Before office dinosaurs ruled the business world, managers interviewed and hired employees based on who they thought would perform best in the job. They also had the freedom to fire those who weren’t performing and to give raises as they saw fit based on performance. As the company grew, HR departments started helping managers with the hiring and firing process. In theory, it all made sense and usually worked well. HR professionals were trained at screening candidates, following applicable laws, and describing corporate benefit plans. Managers even liked that some of the tedious process of interviewing was no longer on their plate.
Even more formidable than the dreaded Vendor-Consoliraptor, this fearsome Hiringasaurus-Rex gained more size and power, causing many managers to lose control of the process of hiring and firing employees in their departments. Soon, this huge office predator was the hardest to kill of all office dinosaurs.
At a large company, a typical hiring manager only gets to interview candidates that HR approves, must pay the candidate a salary based on HR-approved compensation plans, and then must measure the employee based on the HR annual review process (more on that later). To make it worse, the hiring manager no longer has much authority on firing, often having to stick to rigid HR documentation processes. In an environment of rapid technical change, it is easy to see how these legacy processes will kill any real innovation.
Budgets are nearly always annual, so some clever manager years ago decided that raises should be annual as well. Consequently, if pay was only going to change once per year, then it must have made sense to review employee performance once per year also. Several years ago, it was typical for software development cycles to be based on annual releases. At the time, the pace of change was slow enough for this to be acceptable, and measuring success of development teams on an annual basis matched software releases and budgets.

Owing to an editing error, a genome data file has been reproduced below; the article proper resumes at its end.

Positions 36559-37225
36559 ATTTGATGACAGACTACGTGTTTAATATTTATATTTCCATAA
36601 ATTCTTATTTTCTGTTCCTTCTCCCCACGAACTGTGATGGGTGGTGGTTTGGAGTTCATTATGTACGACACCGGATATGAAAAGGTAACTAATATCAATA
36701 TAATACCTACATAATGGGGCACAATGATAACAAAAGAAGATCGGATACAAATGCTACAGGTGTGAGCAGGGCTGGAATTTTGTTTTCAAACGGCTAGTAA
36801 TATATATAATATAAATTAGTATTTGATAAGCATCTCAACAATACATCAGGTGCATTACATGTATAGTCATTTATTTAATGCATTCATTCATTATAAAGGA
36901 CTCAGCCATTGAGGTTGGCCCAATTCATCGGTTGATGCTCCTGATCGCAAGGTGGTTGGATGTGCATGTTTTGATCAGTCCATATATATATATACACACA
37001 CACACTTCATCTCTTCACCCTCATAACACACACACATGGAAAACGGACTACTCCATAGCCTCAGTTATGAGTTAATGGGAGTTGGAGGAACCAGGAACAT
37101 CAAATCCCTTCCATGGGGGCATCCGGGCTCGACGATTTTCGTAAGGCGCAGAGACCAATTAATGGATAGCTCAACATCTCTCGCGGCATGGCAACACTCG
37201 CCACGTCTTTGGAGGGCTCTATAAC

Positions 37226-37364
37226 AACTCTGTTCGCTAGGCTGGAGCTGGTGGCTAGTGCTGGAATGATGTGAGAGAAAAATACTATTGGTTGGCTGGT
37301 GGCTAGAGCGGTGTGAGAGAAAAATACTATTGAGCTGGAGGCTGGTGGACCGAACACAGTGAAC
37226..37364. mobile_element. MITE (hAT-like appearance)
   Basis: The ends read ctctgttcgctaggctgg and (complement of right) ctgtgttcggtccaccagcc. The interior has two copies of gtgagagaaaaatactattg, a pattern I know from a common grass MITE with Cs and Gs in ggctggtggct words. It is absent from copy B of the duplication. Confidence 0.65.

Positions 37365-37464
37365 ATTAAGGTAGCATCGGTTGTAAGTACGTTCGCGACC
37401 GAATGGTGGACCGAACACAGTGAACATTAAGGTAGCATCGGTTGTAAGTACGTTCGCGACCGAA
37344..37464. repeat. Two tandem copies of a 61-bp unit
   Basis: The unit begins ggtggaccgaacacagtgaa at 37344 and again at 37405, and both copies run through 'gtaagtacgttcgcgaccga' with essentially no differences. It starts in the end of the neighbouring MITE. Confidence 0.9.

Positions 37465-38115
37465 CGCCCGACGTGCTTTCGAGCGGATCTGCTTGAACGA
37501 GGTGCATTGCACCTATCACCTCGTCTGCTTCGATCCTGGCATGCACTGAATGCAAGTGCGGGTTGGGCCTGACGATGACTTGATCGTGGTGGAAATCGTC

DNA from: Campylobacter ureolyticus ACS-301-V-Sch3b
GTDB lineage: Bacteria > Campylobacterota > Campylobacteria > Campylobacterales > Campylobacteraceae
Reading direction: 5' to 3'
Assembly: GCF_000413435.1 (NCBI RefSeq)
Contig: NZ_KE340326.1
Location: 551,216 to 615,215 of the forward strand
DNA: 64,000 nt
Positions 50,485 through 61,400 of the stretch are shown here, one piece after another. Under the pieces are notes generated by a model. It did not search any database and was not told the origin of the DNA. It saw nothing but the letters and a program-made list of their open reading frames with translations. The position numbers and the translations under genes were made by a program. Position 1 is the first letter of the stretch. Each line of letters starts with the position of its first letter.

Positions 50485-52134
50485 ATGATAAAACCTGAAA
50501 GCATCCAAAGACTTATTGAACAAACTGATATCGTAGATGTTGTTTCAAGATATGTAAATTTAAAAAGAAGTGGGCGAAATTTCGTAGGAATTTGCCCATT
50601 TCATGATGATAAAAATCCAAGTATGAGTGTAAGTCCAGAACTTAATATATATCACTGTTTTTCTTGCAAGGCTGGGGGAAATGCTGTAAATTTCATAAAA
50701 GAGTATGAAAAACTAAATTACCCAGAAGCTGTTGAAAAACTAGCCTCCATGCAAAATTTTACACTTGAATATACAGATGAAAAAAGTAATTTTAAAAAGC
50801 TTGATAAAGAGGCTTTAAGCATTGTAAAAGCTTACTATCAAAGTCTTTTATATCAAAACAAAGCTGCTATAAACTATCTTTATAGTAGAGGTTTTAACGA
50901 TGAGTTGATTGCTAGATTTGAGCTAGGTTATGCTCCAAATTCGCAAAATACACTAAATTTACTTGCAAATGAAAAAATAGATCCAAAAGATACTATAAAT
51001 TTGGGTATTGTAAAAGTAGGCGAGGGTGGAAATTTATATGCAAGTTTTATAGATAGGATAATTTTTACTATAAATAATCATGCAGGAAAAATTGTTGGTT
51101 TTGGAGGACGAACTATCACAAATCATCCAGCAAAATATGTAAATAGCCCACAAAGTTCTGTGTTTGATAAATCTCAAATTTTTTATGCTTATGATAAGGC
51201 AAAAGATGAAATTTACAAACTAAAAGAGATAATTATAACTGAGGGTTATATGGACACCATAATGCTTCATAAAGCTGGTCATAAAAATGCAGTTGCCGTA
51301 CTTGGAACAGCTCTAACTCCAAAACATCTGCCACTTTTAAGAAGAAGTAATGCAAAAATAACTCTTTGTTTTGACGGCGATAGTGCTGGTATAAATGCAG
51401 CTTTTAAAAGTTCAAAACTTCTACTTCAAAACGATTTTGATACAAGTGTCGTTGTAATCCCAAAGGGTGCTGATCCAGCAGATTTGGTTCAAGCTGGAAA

Today, Agile software development is the new trend. Large development projects are broken into several sprints. This iterative process allows for a measurable deliverable every couple of weeks. It seems obvious that a programmer could and should be reviewed, hired, or fired on a much more frequent basis than Hiringasaurus-Rex would possibly allow.
Software development is not the only field in which projects are now measured much faster – just look at what has happened with marketing. Today, web page statistics, social media analytics, and email click-through metrics allow for nearly instant feedback. But again, with marketing personnel being reviewed annually, it doesn’t seem to match the requirements of the job.
My suggestions for taming this office dinosaur are as follows:
- Develop a review system that can be iterative, based on performance of key projects, sprints, or product releases.
- Use 25-50% contractors for any roles with fast-changing requirements and/or for jobs that should be measured in days rather than years: IT, Marketing, etc.
- Work with HR departments to better align hiring, firing, and review processes with the business. Providing more flexible job descriptions, pay rates, and review schedules would be a great start.
- Kill the annual review process entirely for jobs that no longer make sense to review annually.
- Change compensation plans for these jobs to include bonus compensation that can be earned frequently during the year.
- Where it makes sense, build performance metrics by which each employee can be measured. Work with HR ahead of time to build in faster methods to weed out non-performers based on your metrics.
Hiringasaurus-Rex ruled for decades, but the new pace of innovation will quickly make these old HR policies obsolete – or the companies who keep them extinct. Good luck killing your beast.